Research Fact Sheet

American Pistachio Growers fund health and nutrition research that demonstrates how eating pistachios can help individuals maintain good health and reduce the risk of nutrition-related diseases. These research studies suggest that pistachios, as well as other mixed nuts, have numerous health benefits, including lowering the risk of heart disease, creating a lower than expected blood sugar level, supporting weight management and being a source of health-boosting antioxidants.


Research published in The Journal of Nutrition (June 2010) suggests that eating pistachios raises levels of serum antioxidants, such as lutein and gamma tocopherol, which may contribute to lower levels of oxidized-LDL cholesterol.

Kay CD, Gebauer SK, West SG, Kris-Etherton PM. Pistachios increase serum antioxidants and lower serum oxidized-LDL in hypercholesterolemic adults. J Nutr. 2010;140:1093-1098.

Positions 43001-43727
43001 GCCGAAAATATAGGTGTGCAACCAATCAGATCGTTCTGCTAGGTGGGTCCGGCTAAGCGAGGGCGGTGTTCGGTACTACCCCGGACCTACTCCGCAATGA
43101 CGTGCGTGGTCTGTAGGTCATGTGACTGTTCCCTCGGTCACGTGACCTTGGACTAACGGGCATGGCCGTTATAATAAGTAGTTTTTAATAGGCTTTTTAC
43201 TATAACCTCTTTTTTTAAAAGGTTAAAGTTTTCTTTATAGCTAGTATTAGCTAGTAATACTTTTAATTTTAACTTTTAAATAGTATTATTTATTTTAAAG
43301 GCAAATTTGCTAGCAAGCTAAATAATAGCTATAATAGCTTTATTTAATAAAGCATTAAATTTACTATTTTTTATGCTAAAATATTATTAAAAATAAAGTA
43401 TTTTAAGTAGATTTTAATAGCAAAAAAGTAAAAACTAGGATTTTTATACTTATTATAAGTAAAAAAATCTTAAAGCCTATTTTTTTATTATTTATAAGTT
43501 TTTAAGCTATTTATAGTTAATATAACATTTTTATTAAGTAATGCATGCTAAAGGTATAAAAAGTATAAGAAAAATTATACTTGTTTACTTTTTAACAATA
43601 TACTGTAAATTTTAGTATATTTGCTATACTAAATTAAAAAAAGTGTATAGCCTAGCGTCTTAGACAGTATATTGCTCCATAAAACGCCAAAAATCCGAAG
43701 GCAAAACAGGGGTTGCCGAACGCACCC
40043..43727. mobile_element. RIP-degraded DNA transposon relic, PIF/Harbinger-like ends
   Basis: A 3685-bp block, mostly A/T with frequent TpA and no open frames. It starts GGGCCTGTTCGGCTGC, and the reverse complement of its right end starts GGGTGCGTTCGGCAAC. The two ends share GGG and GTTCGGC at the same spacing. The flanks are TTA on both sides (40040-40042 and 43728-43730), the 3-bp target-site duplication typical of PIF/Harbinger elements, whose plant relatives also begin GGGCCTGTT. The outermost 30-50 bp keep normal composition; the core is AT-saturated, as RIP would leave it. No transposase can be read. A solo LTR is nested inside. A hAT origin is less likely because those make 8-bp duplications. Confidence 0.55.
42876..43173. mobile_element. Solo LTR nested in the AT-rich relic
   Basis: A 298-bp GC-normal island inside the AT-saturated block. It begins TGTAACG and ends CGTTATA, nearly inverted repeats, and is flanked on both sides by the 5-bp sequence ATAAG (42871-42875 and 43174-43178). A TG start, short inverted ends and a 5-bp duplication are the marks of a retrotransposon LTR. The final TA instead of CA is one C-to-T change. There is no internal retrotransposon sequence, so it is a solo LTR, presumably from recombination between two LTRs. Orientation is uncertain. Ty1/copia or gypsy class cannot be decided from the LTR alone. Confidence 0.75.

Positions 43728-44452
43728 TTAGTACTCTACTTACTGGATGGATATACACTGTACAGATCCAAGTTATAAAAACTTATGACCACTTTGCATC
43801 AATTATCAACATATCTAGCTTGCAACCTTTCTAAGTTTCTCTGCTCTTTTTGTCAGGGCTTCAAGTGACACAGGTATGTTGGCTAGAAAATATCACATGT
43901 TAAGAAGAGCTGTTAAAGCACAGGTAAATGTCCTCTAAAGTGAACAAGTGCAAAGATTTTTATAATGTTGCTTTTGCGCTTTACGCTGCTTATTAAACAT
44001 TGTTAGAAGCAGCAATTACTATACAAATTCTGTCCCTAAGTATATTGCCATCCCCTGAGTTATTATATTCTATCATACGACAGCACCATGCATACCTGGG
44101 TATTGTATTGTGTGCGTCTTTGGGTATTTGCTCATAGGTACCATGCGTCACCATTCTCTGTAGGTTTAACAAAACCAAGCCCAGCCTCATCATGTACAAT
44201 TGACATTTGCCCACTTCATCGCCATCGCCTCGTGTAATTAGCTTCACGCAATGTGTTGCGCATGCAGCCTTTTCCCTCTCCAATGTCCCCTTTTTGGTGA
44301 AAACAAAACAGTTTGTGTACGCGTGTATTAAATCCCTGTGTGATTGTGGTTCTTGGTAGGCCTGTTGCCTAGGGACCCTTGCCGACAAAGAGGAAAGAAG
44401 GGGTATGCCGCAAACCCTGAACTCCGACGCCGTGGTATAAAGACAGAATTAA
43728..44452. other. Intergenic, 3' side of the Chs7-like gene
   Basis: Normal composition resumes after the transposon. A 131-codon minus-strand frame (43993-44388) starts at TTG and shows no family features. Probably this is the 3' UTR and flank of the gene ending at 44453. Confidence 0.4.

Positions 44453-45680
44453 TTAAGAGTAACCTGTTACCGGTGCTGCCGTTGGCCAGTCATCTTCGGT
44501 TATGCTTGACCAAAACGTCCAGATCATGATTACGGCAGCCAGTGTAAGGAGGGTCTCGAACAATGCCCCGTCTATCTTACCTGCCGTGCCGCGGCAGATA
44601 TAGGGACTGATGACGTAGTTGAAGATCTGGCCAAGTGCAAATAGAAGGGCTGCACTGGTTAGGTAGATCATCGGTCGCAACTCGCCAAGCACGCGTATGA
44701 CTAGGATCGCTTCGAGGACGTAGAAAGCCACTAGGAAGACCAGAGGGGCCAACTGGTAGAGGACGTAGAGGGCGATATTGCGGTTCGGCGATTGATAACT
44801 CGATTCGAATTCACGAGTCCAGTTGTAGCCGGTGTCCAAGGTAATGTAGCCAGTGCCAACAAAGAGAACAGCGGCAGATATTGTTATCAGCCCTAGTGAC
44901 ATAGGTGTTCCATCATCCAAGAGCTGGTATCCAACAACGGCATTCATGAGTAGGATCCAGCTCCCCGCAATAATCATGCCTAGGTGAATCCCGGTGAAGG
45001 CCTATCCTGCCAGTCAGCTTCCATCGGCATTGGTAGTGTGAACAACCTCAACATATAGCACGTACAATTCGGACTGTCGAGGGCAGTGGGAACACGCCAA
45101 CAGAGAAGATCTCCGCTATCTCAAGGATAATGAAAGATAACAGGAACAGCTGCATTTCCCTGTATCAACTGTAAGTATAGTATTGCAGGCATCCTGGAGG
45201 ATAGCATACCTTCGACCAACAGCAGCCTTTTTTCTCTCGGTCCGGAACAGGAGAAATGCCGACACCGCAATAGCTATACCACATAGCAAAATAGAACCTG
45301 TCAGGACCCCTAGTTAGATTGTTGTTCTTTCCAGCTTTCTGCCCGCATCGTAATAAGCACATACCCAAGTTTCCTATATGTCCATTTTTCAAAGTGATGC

Pistachios are one of the nuts included in the qualified health claim approved by the FDA in July 2003, which stated: "Scientific evidence suggests but does not prove that eating 1.5 ounces per day of most nuts, such as pistachios, as part of a diet low in saturated fat and cholesterol may lower the risk of heart disease."

Pistachios likely reduce overall heart disease risk beyond just a decrease in total and LDL cholesterol alone. Numerous studies have looked at the effects of eating pistachios on many risk factors for cardiovascular disease. These studies suggest eating pistachios daily (1 to 3 ounces or as 10-20% of calories) may reduce the risk of heart disease in four ways:

1) Lowering total cholesterol, LDL cholesterol and non-HDL cholesterol
2) Increasing antioxidants in the blood and decreasing oxidized-LDL